Distinguishing ball bearings


#1

I got a TT board for Christmas, and we’re busy printing parts, which is going well so far. I was given a set of 5/16 ball bearings to use as the red and blue balls…but now I’m realizing I won’t be able to distinguish between the ones that start on each side. My first thought was to sharpie the ones on one side… but it turns out that sharpie doesn’t actually stick. Any ideas for marking the ball bearings?


#2

How about spray paint? Possibly the high temp enamel kind?


#3

Unfortunately, there’s no paint that’s going to stick to chrome without a lot of prep work I didn’t want to do on tiny ball bearings. We did find a workable solution, though! My husband is a smarty-pants, and decided to try discoloring the chrome on some of the ball bearings using regular yellow mustard. He put some mustard (and some vinegar, just to thin it out) in a glass custard cup, put the chrome ball bearings in the mixture, and put it in a 200 degree oven for a few hours (just to speed the chemical reaction up, room temp overnight would work, too, I’m sure). I’m going to try to attach a picture of the result. It definitely makes them distinct, it darkens them and makes them less shiny.


#4

I ran into the same issue, in a different way. I’m color-vision deficient, and have to have a very strong light to distinguish the red balls from the blue balls in the original kit.

I wish they would make a black/white variant available.


#5

Hi Sandy! I didn’t see this post until just now. Wow! This is really cool! Any chance you could take a picture of the whole setup? Did you get everything working? I see you laser cut the legs and 3D printed the rest of the parts. That was smart. Also, great idea with the colored balls!

I’m not sure how exactly the balls are painted for Turing Tumble. When I was prototyping, I used epoxy paint (http://www.klasskote.com/) and it works quite well. I didn’t have to do much other than rub them with steel wool to prepare the surface. It gives a very hard, durable, smooth finish. The downside is that epoxy paint is a pain to work with and it takes a while to interpret the instructions.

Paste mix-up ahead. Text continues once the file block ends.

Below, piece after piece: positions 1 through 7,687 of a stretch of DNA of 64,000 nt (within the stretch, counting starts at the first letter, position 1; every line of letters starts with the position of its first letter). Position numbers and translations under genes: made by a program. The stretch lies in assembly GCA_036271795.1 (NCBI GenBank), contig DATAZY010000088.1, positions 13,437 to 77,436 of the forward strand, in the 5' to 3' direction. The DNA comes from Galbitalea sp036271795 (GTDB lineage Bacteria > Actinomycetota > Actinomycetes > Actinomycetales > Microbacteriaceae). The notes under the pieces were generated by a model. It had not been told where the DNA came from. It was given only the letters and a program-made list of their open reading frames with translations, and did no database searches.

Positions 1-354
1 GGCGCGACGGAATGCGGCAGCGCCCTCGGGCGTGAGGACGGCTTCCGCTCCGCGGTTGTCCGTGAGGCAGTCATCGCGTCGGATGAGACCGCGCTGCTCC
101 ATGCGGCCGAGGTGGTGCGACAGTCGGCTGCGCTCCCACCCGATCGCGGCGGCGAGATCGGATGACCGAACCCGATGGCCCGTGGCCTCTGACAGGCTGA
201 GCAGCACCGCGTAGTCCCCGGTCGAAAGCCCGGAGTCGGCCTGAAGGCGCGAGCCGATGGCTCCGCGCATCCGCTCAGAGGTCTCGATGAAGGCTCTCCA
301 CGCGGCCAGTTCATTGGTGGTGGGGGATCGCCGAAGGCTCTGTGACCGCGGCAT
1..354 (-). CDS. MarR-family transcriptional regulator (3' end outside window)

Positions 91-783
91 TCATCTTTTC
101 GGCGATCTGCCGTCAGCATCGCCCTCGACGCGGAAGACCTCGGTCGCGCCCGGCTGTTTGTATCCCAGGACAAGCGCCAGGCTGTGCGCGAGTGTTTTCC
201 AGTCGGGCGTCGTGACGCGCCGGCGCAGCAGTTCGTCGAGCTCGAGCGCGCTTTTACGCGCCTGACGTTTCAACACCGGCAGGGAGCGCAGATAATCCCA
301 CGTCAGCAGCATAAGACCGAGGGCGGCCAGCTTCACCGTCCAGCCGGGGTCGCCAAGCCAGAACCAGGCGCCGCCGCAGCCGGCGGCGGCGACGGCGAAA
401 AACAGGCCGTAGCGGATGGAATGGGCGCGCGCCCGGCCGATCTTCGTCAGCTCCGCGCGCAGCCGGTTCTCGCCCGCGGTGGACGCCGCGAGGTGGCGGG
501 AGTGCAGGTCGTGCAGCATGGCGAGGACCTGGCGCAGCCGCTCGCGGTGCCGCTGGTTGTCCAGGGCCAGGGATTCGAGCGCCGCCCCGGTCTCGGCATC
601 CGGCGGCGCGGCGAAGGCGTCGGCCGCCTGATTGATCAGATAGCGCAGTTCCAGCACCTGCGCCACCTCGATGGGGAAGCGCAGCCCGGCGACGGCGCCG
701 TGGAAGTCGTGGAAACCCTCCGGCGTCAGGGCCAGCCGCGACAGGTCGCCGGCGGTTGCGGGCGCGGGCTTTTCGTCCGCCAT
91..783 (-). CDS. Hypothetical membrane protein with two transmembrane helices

Very cool!

Paul


#6

This is a great idea. How hard is the book to read? Would it be enough to offer black and white balls or would the colors of the balls in the book need to change, too?


#7

Hi, Paul! Yes, everything is pretty much working! We bought the board and board parts (since those seemed harder to print on our relatively small 3D printer) and a virtual kit, and eventually got the parts to print in a mostly-workable way (I haven’t spent a lot of time sanding them down so there are no threads, so occasionally a ball will stick and need encouragement to continue moving, but I’m fine with that). I’ve attached a photo of one of the puzzle setups. My husband printed all the parts in white, so I just used colored sharpies to make the front of each type a different color. As you can probably see, we tweaked the 3D print files a bit to make them easier to print out; no pegs poking out to grip the parts with; the faces of the parts are the “bottom” of each print. They’re no more difficult to put on and take off of the board that way. It does mean printing more ramps, because left and right ramps are now separate parts, but that’s just more time and plastic. We did use a drill bit to clean out the holes that go over the pegs on the board.
I’ll also attach a photo of my storage solution; a container meant for a sandwich and some lunch sides; the split half keeps my two ramp types separate, and the rest of the parts and the extra balls all fit in the main compartment. Keeps the bits from being tempting to the cats when I’m not actively playing with it.


#8

Here’s the storage bin; I could only attach one image per post. :slight_smile:


#9

Oh, and yes, laser cut the stand parts; those were also too big for our 3D printer to do in one go. We just made the parts flat, seems to work fine to hold the board at the right angle.


#10

Nice work! Wow! Thanks so much for sending the pictures. You did a very nice job and it looks like you printed a lot of parts there. If you have a moment, is there a chance you could post your design for the laser cut board stands? I know some other people have the same problem and it could help.

Thanks again for posting. It’s really fun to see!

Paul


#11

I’ve just come to the same conclusion! I wish that I had read this before printing 20 x bits! It is difficult to 3d print the existing files because they don’t sit well on the printer bed and require awkward supports. However, if you remove the handling pegs from the .stl files, you can orient the parts to sit nicely and so no longer require supports. The difference this makes to quality and the time to print makes it well worth the loss of the pegs.